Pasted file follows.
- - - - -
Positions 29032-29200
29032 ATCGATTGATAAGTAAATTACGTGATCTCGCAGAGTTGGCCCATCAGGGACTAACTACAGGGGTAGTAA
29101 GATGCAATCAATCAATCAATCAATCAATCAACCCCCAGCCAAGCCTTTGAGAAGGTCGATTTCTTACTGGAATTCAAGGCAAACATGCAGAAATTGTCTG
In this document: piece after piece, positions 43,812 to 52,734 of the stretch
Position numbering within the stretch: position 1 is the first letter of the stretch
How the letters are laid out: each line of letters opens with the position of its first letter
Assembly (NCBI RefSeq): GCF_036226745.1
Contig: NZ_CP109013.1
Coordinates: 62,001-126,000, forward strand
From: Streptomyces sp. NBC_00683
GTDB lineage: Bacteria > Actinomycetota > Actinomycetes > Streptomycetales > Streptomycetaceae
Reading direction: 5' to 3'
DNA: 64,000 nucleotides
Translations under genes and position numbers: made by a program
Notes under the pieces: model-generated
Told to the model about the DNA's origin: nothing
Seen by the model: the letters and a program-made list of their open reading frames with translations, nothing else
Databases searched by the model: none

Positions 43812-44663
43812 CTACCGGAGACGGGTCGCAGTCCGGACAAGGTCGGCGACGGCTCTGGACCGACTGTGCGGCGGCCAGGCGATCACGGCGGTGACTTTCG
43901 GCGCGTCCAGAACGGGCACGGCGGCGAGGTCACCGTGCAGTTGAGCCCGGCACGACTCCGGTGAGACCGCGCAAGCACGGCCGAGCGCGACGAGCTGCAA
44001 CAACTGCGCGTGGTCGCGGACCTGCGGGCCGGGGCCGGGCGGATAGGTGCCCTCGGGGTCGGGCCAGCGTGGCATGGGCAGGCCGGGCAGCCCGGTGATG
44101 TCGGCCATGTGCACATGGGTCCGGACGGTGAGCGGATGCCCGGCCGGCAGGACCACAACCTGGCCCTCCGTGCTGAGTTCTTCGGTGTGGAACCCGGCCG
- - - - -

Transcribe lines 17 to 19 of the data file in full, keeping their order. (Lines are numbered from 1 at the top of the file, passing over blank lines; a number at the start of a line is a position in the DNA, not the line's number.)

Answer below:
Seen by the model: the letters and a program-made list of their open reading frames with translations, nothing else
Databases searched by the model: none

Positions 43812-44663